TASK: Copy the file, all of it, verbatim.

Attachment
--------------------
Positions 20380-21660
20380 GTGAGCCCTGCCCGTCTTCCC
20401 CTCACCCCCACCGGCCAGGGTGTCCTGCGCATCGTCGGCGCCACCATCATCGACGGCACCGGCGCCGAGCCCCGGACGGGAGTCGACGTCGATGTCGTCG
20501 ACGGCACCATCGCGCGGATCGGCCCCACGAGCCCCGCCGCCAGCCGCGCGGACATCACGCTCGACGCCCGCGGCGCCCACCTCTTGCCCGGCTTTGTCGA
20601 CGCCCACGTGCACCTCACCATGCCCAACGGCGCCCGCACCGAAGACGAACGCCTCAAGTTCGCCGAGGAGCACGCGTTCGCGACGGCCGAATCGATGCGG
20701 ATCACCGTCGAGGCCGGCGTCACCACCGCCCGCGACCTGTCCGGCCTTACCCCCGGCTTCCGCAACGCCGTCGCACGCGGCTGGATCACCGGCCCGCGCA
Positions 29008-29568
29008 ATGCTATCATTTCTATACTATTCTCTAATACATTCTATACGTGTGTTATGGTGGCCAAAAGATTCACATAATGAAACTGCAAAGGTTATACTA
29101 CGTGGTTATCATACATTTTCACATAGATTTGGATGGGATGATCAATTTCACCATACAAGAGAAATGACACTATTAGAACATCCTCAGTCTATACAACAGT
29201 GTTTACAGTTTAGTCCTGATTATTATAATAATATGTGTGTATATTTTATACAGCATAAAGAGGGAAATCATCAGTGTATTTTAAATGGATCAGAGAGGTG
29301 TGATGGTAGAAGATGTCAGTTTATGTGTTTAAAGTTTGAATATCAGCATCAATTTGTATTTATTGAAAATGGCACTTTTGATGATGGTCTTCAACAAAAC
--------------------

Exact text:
Positions 20380-21660
20380 GTGAGCCCTGCCCGTCTTCCC
20401 CTCACCCCCACCGGCCAGGGTGTCCTGCGCATCGTCGGCGCCACCATCATCGACGGCACCGGCGCCGAGCCCCGGACGGGAGTCGACGTCGATGTCGTCG
20501 ACGGCACCATCGCGCGGATCGGCCCCACGAGCCCCGCCGCCAGCCGCGCGGACATCACGCTCGACGCCCGCGGCGCCCACCTCTTGCCCGGCTTTGTCGA
20601 CGCCCACGTGCACCTCACCATGCCCAACGGCGCCCGCACCGAAGACGAACGCCTCAAGTTCGCCGAGGAGCACGCGTTCGCGACGGCCGAATCGATGCGG
20701 ATCACCGTCGAGGCCGGCGTCACCACCGCCCGCGACCTGTCCGGCCTTACCCCCGGCTTCCGCAACGCCGTCGCACGCGGCTGGATCACCGGCCCGCGCA
Positions 29008-29568
29008 ATGCTATCATTTCTATACTATTCTCTAATACATTCTATACGTGTGTTATGGTGGCCAAAAGATTCACATAATGAAACTGCAAAGGTTATACTA
29101 CGTGGTTATCATACATTTTCACATAGATTTGGATGGGATGATCAATTTCACCATACAAGAGAAATGACACTATTAGAACATCCTCAGTCTATACAACAGT
29201 GTTTACAGTTTAGTCCTGATTATTATAATAATATGTGTGTATATTTTATACAGCATAAAGAGGGAAATCATCAGTGTATTTTAAATGGATCAGAGAGGTG
29301 TGATGGTAGAAGATGTCAGTTTATGTGTTTAAAGTTTGAATATCAGCATCAATTTGTATTTATTGAAAATGGCACTTTTGATGATGGTCTTCAACAAAAC